ORLEANS — Voters should head to the Nauset Regional Middle School gym early on Monday, Oct. 29, if they want to be seated when the 26-article special town meeting begins. The session will start promptly at 6:30 p.m. if the required quorum of 200 is present.
That's not all that Town Moderator David Lyttle and Town Clerk Cynthia May will be doing to speed things up after May's lengthy annual town meeting. May said there'll be an additional electronic “poll pad” when voters sign in at registration, and Lyttle asked anyone thinking of offering an amendment not to wait until the meeting is under way.
“I strongly encourage you to bring it to (Town Administrator) John (Kelly's) office to be reviewed by (Town Counsel) Michael (Ford) prior to town meeting,” Lyttle told the public during the televised selectmen's meeting on Oct. 17. “Doing it the night of town meeting is not the appropriate time.”
In May, town meeting was held up for long stretches as the moderator and town counsel conferred on handwritten amendments brought forward when the related articles were called. For some, the scene resembled an old-fashioned silent movie without the benefits of title cards or piano accompaniment.
Monday's proceedings will probably be remembered as “the marijuana meeting.” There are three pot-related articles for citizens to weed through. The first is Article 6, a petitioned article that calls for a ban on retail sales but does not prohibit sales of medical marijuana. In May, town meeting rejected a ban on all marijuana establishments.
In a letter to The Cape Codder, petition signer Steve Bornemeier wrote that approval of the newly proposed ban “would have no effect on the legality of private marijuana use in Orleans, nor on medical marijuana, nor on other marijuana regulations covered in following articles, but it would prevent our town from permitting highly visible marijuana retail establishments, and thereby carelessly giving the impression that marijuana is endorsed by the town.”
Both the selectmen and the finance committee voted against the article, the former unanimously and the latter with two for and four opposed. At the Oct. 17 meeting, Selectman Kevin Galligan said the citizen petition didn't “respect the planning process” of multiple hearings and discussions that brought forth two planning board articles with regulations for the industry. “We played by the rules,” Bornemeier replied.
Lyttle said he has received calls from both sides of the issue requesting a secret ballot. As of Tuesday morning, he had not announced his decision. At the Oct. 17 meeting, Barry Alper said the “precedent was set a couple of years ago with the wastewater projects. Not to have a private vote would really prejudice the vote. I know people with positions one way or the other who don't want to stand up in front of town meeting and announce them.”
If the meeting approves Article 6, it will affect Article 7, a zoning bylaw amendment regulating marijuana establishments, in that it will eliminate retailers from the approved definitions in the subsequent article. The finance committee and selectmen support Article 7 as written unanimously, and also Article 8, which allows commercial cultivation of marijuana at less than 5,000 square feet in most of the town, including the residential district. The planning board wrestled with this article for some time, trying to balance respect for the town's small farms in residential areas with preservation of overall community character. The planning board is not recommending passage of Article 8, but felt it was important to let the town decide.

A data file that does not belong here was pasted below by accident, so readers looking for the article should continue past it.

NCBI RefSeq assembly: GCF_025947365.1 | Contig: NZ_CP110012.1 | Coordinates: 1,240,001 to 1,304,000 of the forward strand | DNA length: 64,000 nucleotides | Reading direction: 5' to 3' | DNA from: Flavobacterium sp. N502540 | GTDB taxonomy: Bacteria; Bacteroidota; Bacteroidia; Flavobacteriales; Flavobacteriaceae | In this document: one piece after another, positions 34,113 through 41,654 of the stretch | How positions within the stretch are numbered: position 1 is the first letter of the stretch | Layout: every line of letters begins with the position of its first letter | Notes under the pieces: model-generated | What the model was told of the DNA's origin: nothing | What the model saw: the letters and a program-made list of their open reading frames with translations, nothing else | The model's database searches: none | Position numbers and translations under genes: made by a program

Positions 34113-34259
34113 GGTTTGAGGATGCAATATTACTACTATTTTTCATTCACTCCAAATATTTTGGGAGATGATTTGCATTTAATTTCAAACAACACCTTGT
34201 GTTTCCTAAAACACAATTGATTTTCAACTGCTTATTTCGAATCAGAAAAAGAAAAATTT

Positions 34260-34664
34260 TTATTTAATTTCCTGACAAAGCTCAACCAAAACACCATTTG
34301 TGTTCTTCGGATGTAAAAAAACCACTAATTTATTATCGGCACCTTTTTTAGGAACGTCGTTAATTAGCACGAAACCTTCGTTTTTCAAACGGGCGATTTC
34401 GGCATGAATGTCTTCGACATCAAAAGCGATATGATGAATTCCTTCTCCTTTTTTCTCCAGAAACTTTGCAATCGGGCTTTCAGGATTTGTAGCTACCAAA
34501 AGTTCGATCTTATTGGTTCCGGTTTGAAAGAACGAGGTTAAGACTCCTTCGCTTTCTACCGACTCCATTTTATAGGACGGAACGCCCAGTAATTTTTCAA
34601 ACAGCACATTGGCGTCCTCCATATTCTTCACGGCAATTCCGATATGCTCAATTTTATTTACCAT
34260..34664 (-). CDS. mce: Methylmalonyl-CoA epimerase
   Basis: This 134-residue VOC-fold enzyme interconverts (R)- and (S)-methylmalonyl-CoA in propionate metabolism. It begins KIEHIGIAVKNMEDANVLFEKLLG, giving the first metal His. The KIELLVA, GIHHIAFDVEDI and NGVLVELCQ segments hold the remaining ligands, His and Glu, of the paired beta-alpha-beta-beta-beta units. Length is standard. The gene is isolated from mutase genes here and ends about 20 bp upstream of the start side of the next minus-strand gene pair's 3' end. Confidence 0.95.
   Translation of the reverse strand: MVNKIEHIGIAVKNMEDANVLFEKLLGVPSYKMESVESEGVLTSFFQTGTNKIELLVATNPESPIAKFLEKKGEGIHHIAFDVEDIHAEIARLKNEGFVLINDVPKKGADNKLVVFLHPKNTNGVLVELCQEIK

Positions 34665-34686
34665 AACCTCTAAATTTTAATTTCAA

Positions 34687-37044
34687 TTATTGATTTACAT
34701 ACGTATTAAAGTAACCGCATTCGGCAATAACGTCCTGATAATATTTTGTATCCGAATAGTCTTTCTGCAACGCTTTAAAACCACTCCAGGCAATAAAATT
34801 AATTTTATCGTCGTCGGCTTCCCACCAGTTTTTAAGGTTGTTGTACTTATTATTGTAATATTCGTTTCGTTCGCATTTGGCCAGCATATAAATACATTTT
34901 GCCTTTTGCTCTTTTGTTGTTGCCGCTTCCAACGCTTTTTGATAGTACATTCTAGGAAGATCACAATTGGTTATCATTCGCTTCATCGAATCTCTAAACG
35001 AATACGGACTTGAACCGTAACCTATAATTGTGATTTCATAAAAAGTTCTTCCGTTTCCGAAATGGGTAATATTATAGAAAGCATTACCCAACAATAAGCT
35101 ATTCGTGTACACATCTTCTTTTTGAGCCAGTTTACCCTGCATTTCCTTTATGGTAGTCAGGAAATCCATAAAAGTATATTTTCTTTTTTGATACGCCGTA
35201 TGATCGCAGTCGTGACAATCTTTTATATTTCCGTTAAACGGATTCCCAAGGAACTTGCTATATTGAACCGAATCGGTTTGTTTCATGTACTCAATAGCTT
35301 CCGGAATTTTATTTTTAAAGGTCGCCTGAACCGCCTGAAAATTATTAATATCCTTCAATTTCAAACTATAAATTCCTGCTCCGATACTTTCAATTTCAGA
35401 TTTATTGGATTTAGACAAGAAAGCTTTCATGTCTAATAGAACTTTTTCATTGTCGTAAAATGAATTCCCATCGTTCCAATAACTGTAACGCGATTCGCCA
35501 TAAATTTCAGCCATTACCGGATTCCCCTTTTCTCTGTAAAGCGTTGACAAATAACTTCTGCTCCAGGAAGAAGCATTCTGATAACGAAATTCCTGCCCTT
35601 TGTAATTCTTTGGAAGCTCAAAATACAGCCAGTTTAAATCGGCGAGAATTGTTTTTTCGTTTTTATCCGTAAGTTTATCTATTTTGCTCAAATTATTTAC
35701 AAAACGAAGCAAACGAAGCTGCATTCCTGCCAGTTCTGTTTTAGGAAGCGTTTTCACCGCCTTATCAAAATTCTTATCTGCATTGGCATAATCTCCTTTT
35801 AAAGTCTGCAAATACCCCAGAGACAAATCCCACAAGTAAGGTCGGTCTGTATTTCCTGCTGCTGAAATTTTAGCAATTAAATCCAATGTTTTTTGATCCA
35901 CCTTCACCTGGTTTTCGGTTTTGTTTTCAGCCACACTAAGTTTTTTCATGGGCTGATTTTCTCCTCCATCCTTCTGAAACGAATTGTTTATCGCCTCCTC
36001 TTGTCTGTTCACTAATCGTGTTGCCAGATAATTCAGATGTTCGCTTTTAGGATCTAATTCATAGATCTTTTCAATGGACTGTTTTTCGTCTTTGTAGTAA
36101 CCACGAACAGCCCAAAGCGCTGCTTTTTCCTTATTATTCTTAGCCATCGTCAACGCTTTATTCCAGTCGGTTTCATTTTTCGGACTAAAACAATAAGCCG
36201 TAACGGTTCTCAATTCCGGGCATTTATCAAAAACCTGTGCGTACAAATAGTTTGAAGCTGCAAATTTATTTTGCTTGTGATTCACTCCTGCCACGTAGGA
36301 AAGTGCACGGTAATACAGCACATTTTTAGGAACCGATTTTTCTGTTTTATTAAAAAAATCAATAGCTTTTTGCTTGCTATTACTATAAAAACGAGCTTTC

Two articles won't be finally decided until subsequent balloting at the polls on Nov. 6. Article 2 requests $713,000 to complete demolition of the closed Tri-Town Septage Facility. Article 5 seeks $1,200,000 for a segment of the Nauset Beach Retreat Master Plan and Facility Relocation project. The sum covers enhancement of the dune that's protecting the town parking lot and provides for temporary facilities, including portable toilets, for the upcoming summer season. If the articles are passed Monday, voters will be asked on Nov. 6 to approve the projects as debt exclusions from the tax levy limits of Proposition 2½.
At the Oct. 17 meeting, Kelly said that Eastham town meeting had voted that week to pay for its share of final demolition costs for the Tri-Town plant, with Brewster town meeting scheduled for a vote Dec. 3. “There'll be a notice to the contractor and the building will be removed by the end of winter,” Kelly said, “and the place set up so all regrading and seeding can be done in the spring, and the property returned to Orleans.”
Lyttle will step aside when Article 5 is called as his engineering firm, Ryder and Wilcox, has worked on the Nauset Beach project. John Kanaga will be sworn by the town clerk.
Kelly said the beach work will include demolition of the existing administration building only if necessary. “If it's a bad winter, we'll remove it,” he said. “Otherwise, we'll try to get another season out of it.”
Another big-ticket item is replacement of the town's water meters with cellular versions that can provide real-time information on usage and potential leaks and allow quarterly billing, the latter required by new state regulations. Although the selectmen support the $1.98 million expenditure unanimously, the finance committee voted 2-4 against, with some members saying there were other spending priorities at this time. On Oct. 17, Selectmen Chairman Alan McClennen said the committee was “collecting additional information” and that “there may be a change” in its vote.
Most of the remaining articles are “housekeeping” matters, such as approval of collective bargaining agreements and budget adjustments. There may be a land acquisition up for a vote if the town can reach a resolution in time with the owners of the Hannah Meadow property near Nauset Spit.